Australia Economy Sees Steady Growth

Australia Economy Sees Steady Growth

Sitting quietly in a corner of the economic map, Australia doesn’t get many headlines. It is not often in the news but now an anniversary has also drawn attention to how well Australia is doing. It has been 25 years since Australia’s last recession. That means that the country has gone through exactly one hundred economic quarters without a crash or a bubble bursting.

The economy of Australia expanded last quarter at the fastest annual pace it has seen in four years. Exports have been going up. It looks like Australia has got its very own economic miracle going on. That isn’t making a lot of noise on the economic stage. But the figures paint a very clear picture of success.

Performance Indicators

The Australian dollar stayed stable at $0.7662. In the year up to June, gross domestic product (GDP) went up 3.3%, up from 2.9% the previous quarter.

The value of goods and services went up 0.5%, when compared to the first quarter. At the same time output climbed by 1%. Even though the chances were incremental, they stayed on the positive side.

Australia found itself in pre-election times recently and that meant more government spending. As well as that, there were gains in average household spending and in building new homes. This all stimulated growth in the previous quarter. And it offset a decline in investments in the mining industry, which has been happening for the past three years.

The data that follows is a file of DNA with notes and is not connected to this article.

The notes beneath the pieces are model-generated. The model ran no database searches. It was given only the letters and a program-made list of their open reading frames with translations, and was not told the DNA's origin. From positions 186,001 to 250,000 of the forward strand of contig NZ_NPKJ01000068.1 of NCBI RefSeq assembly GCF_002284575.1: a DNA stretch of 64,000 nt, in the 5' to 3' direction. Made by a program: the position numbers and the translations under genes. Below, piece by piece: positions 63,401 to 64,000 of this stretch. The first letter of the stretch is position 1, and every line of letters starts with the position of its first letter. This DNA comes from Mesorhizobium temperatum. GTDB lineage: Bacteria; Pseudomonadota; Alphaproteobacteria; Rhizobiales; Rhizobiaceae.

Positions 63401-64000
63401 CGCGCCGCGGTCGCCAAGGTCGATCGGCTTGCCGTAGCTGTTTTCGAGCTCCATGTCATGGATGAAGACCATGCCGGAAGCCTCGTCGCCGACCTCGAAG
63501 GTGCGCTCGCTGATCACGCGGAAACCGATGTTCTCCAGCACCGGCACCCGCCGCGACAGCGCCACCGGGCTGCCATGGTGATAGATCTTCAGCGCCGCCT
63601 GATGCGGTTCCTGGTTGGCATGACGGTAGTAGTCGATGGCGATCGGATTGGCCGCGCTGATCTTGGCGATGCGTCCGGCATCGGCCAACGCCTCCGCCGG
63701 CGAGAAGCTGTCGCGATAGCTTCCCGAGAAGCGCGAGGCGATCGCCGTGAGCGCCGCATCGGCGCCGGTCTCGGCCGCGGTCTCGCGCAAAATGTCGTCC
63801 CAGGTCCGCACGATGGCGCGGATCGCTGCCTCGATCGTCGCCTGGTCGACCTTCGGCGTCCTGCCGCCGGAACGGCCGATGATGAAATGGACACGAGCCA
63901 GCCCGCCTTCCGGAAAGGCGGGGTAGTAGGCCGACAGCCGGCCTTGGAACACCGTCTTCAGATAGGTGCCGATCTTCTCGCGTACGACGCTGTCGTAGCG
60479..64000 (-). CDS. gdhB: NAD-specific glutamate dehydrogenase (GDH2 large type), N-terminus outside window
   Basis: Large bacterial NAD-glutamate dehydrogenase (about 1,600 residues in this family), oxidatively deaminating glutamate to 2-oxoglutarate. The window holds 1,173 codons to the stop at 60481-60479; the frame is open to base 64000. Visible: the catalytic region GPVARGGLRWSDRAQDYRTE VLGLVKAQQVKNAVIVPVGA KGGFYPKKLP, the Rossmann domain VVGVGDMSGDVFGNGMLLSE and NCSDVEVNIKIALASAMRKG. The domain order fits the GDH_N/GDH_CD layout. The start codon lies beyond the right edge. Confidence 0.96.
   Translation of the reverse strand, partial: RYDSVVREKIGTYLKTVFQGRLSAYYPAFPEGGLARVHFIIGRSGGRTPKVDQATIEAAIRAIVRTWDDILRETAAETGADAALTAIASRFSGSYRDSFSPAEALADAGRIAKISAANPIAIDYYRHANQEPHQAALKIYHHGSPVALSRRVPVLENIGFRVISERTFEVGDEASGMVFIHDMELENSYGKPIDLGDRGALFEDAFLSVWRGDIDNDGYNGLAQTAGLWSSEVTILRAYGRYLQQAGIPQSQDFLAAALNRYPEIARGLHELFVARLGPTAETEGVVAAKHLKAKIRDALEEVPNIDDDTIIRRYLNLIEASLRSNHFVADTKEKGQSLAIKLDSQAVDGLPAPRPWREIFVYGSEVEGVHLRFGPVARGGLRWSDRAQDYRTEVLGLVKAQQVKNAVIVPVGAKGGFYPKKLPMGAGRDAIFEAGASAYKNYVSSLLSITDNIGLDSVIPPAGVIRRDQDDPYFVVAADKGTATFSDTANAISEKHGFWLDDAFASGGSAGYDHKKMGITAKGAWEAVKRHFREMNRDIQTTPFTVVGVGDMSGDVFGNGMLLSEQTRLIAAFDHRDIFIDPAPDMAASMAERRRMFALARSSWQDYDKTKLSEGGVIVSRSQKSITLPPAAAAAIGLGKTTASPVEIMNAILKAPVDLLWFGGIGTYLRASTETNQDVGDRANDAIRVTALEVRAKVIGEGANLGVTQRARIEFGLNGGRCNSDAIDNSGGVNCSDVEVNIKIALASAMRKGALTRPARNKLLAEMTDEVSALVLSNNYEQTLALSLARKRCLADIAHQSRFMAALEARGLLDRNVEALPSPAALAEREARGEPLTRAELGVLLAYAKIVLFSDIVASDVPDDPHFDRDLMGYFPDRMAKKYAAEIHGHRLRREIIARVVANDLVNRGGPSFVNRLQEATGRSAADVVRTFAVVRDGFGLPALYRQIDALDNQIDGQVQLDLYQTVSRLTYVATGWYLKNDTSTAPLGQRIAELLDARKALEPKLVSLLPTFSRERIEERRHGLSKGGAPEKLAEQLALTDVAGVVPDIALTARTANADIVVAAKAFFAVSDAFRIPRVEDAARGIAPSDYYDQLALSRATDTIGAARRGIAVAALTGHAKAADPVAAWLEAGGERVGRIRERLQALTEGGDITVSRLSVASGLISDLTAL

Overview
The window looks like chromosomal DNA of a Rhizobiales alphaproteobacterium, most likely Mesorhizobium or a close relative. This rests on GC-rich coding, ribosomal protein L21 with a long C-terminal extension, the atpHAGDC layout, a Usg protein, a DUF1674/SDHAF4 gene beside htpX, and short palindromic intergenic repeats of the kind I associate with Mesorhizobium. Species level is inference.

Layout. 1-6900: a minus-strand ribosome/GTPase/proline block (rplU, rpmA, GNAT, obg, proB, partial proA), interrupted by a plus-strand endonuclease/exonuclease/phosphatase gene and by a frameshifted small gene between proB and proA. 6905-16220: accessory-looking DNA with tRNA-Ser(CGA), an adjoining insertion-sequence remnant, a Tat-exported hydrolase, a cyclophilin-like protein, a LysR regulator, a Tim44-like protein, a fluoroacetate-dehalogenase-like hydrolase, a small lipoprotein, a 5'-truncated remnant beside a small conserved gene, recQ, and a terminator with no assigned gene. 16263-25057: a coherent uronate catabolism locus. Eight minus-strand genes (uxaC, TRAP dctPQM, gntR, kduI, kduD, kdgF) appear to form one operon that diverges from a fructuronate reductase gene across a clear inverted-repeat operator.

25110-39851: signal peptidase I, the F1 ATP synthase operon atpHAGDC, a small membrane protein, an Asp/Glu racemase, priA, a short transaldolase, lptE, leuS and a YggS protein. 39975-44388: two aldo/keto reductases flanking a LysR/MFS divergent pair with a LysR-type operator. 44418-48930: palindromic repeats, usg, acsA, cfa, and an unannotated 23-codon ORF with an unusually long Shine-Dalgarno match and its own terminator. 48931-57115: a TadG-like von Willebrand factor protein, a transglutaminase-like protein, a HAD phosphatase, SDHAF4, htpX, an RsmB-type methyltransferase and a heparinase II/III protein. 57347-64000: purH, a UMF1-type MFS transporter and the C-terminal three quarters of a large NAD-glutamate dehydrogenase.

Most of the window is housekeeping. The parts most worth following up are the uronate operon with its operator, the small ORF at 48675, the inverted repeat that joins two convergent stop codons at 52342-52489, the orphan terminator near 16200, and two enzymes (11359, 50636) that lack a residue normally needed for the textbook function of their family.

The most important factor to growth was international trade. Hundreds of billions that were spent on mining projects meant a lot of resources. That led to more exports and a stronger economy. Trade accounted for 2.2 percentage points of the total growth in the year up to June.

At home, domestic final demand rose by only 1.2%. Household consumption rose by 1.6%.

The need for an even “stronger growth” was mentioned by the Reserve Bank of Australia. It was the motivation for one of the bank’s moves on the financial market. In August, the RBA cut interest rates to unprecedented lows of 1.5% in August. There is a chance for another rate cut by Christmas, analysts say.

The Future for Australia

The results from the Australian Bureau of Statistics are very good. Annual GDP for Australia was A$1.65 trillion ($1.26 trillion). That means around A$68,929 for each one of the country’s 24 million people.

Annual growth was a fantastic result for Australia. It places her well ahead of the United States (with 1.2%) and the average for the European Union (with 2.2%). It even did better than the UK (with 2.2%) and Germany (with 3.1%.)

Australia has a resource-rich economy that has been stable for a significant amount of time now. It has enjoyed the longest economic growth of the developed countries. So is there anything that could bring the Australian economy down at this point? Are there any risks?

Well, much of Australia’s economic growth comes from the trade of commodities. One of the most important countries to which Australia exports resources is China. Right now, China’s economy is slowing. And that could have an impact on Australia’s future economic development.


Image source: Wikipedia.